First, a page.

The report on “Appointment of the Chief Election Commissioner and Election Commissioners Bill-2022" was placed in parliament on Wednesday with some changes in eligibility and ineligibility criteria for the appointment of CEC and ECs.
Chairman of the Parliamentary Scrutiny Committee on Law, Justice and Parliamentary Affairs Ministry M Shahiduzzaman Sarker placed the report.
The committee changed section 6 (gha) of the Bill where it was mentioned that anyone convicted of a criminal offence involving moral turpitude and sentenced to at least two years’ imprisonment would not be eligible for the post of CEC and election commissioners.
It removed the two-year term of imprisonment and kept only the term “imprisonment” saying that one convicted in a criminal offence of moral turpitude for any term shall not be eligible to be appointed as CEC or Election Commissioner.
For becoming CEC and EC, one should have at least 20 years of working experience in any important government, judicial, semi-government or private posts.
The parliamentary committee has recommended bringing an amendment to this section and adding 'autonomous and other professions' besides government, judicial, semi-government or private posts.
If the law is passed with this amendment, people from different professional bodies—autonomous and other professions—will be eligible for the post of CEC and ECs.
Law Minister Anisul Huq placed the bill in parliament on January 23 seeking to give a legal shield to the current and previous Election Commissions formed through search committees.
The bill was later sent to the parliamentary standing committee on the law ministry for scrutiny.
Once passed, the law will provide legal cover to all the activities of the search committees.
The tenure of the incumbent commission, led by CEC KM Nurul Huda, expires next month.
Ahead of the general elections in 2014 and 2018, the president picked CECs and other commissioners in 2012 and 2017 following recommendations by search committees.
The government move came nearly 50 years after the constitution prescribed enacting a specific law for forming the EC.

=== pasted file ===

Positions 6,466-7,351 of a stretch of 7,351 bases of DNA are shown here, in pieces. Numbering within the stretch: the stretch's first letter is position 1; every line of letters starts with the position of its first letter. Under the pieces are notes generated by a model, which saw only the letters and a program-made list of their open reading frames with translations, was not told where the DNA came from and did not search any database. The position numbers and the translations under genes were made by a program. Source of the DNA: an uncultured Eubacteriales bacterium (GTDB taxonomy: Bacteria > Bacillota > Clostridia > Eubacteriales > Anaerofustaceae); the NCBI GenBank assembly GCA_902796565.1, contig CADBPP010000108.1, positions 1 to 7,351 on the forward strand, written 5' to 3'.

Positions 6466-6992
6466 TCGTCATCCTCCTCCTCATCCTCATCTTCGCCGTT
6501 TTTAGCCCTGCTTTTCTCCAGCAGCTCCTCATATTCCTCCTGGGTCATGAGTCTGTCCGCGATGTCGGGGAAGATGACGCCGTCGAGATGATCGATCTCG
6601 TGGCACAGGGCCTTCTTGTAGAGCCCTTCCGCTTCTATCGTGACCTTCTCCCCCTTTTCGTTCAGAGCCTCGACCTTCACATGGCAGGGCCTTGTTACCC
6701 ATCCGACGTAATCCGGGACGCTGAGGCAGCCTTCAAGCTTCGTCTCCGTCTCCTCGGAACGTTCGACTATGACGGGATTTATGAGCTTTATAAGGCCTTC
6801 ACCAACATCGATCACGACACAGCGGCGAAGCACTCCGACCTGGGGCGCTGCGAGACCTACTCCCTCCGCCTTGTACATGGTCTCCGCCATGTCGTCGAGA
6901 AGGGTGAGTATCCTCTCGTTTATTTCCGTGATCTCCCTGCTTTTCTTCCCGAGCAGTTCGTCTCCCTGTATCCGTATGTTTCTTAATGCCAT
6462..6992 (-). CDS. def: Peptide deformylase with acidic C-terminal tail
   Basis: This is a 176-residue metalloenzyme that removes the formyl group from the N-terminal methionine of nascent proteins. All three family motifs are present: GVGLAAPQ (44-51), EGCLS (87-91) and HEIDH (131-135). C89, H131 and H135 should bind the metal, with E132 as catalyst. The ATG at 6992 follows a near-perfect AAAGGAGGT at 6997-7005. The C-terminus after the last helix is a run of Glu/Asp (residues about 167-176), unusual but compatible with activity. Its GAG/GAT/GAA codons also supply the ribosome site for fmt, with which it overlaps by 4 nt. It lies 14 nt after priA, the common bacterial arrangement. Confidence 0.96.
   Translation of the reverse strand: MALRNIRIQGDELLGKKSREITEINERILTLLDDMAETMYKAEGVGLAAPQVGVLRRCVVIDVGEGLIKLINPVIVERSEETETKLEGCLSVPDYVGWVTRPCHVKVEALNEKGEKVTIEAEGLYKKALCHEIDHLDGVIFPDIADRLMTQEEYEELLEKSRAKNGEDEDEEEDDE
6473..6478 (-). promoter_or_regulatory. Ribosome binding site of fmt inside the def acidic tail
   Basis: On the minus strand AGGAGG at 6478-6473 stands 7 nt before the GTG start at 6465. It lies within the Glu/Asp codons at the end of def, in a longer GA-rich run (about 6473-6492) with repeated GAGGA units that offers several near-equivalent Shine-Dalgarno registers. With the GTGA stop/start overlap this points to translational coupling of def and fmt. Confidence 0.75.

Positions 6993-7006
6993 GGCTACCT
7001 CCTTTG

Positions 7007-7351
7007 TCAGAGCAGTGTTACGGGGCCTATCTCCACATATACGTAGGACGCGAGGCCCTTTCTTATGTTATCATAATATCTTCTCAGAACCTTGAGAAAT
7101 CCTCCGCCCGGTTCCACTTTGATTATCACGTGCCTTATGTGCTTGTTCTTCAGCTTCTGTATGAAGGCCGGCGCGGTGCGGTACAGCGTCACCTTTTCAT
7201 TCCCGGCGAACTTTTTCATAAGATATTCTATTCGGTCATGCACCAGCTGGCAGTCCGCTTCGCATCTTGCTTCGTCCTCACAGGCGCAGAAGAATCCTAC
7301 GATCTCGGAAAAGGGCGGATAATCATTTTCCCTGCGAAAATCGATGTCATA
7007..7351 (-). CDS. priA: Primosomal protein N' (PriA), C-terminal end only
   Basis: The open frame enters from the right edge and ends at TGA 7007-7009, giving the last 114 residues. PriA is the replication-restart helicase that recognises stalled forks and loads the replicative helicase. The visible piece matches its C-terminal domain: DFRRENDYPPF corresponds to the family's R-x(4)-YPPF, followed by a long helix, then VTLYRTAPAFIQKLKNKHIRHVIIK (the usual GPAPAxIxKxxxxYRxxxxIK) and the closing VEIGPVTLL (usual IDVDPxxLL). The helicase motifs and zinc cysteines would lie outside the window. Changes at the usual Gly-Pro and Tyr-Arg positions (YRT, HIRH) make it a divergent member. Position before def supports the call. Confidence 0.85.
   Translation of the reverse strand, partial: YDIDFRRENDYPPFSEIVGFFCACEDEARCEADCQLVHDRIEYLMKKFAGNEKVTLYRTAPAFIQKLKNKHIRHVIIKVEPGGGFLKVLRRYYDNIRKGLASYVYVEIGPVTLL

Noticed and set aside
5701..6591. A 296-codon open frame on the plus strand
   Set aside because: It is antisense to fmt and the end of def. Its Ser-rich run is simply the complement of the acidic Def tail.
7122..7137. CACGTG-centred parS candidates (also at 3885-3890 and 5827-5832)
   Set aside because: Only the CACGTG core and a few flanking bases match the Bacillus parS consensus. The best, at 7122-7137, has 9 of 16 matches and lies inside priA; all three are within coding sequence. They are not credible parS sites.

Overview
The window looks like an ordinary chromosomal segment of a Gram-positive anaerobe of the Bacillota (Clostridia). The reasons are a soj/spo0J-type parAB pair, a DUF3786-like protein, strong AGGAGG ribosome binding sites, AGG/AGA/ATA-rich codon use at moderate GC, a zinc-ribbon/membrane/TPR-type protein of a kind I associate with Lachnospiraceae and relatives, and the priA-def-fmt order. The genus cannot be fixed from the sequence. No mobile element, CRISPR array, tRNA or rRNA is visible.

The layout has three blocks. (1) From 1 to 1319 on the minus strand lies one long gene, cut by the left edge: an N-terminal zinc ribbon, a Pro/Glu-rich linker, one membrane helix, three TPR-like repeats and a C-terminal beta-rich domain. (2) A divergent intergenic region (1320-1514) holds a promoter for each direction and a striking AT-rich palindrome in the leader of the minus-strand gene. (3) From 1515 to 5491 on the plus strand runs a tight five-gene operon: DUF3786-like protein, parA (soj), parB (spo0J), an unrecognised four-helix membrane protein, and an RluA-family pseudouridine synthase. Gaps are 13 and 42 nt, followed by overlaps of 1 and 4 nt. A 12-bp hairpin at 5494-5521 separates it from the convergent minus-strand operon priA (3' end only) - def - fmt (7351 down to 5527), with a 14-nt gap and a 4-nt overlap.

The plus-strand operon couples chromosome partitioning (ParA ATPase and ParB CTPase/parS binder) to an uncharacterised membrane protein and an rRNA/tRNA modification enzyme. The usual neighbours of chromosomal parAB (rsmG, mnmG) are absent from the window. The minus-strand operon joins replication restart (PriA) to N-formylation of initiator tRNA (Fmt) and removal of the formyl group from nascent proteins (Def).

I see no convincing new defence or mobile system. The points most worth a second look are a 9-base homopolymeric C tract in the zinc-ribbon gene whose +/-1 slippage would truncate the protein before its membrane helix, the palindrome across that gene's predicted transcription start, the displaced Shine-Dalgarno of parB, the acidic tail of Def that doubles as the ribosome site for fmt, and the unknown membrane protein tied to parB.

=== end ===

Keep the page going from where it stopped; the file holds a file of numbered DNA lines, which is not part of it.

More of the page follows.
The bill says the previous search committees, their functions and the appointments of the CECs and other commissioners made following their recommendations will be deemed valid, and no question can be raised in any court over the matter.
It will be considered that the incumbent and previous ECs were constituted as per the law.
As per the proposed law, a six-member search committee will be formed following the president's approval for forming the EC.
"The search committee will recommend the names of candidates for the chief election commissioner and other commissioners to the president…" it said.
The bill gives legal validity to the previous two search committees.
The qualification of CEC and election commissioners, after the recommendation from the Parliamentary Committee, are: They must be Bangladeshi citizens with minimum 50 years of age, and have at least 20 years of work experience in important government, semi-government, private or judicial posts, autonomous and other professions.
If one is declared “insane” by any court; has not been released from the jail after being declared as ‘bankruptcy’; acquires the citizenship of or affirms the allegiance to, a foreign country surrendering Bangladeshi citizenship; has been convicted for a criminal offence involving moral turpitude and sentenced imprisonment; convicted by international crime tribunal; and is disqualified for such posts by or under any law, he or she would not be eligible for the post of CEC and election commissioners.
A person once held the post of CEC or the Chief Justice, he or she would not be eligible for the post of the CEC. But if a person held the post of election commissioner, he or she might be considered for appointment to the CEC.
In order to give legal protection to the constitution of previous election commissions, it would be considered that these were made under this law, the bill said.
A justice of the Appellate Division, nominated by the Chief Justice, will be the head of the six-member search committee.
The five other members will be a justice of the High Court Division nominated by the chief justice, the Comptroller and Auditor General, the Chairman of the Bangladesh Public Service Commission, two other eminent personalities nominated by the president.
What Constitution says
Though the Constitution suggests the appointment of the CEC and other election commissioners under a law, the law was not formulated in the past.
The Article 118 (1) of the Constitution states, “There shall be an Election Commission for Bangladesh consisting of 1[the Chief Election Commissioner and not more than four Election Commissioners] and the appointment of the Chief Election Commissioner and other Election Commissioners (if any) shall, subject to the provisions of any law made in that behalf, be made by the president.”
In the past, the president appointed the CEC and commissioners in absence of the law.
The last two election commissions, headed by Kazi Rakibuddin Ahmed and KM Nurul Huda, were constituted through search committees formed by the president following his dialogues with political parties.
The president picked the CEC and four election commissioners in 2012 and 2017 from the names suggested by the search committees.
This time, President Abdul Hamid also held a dialogue with registered political parties to discuss the issues related to the constitution of the Election Commission ahead of the 12th general election to be held at the end of 2023 or the early 2024.
The tenure of the incumbent KM Nurul Huda-led election commission expires on February 14.
The cabinet approved the draft of appointing CEC and other election commissioners on January 17.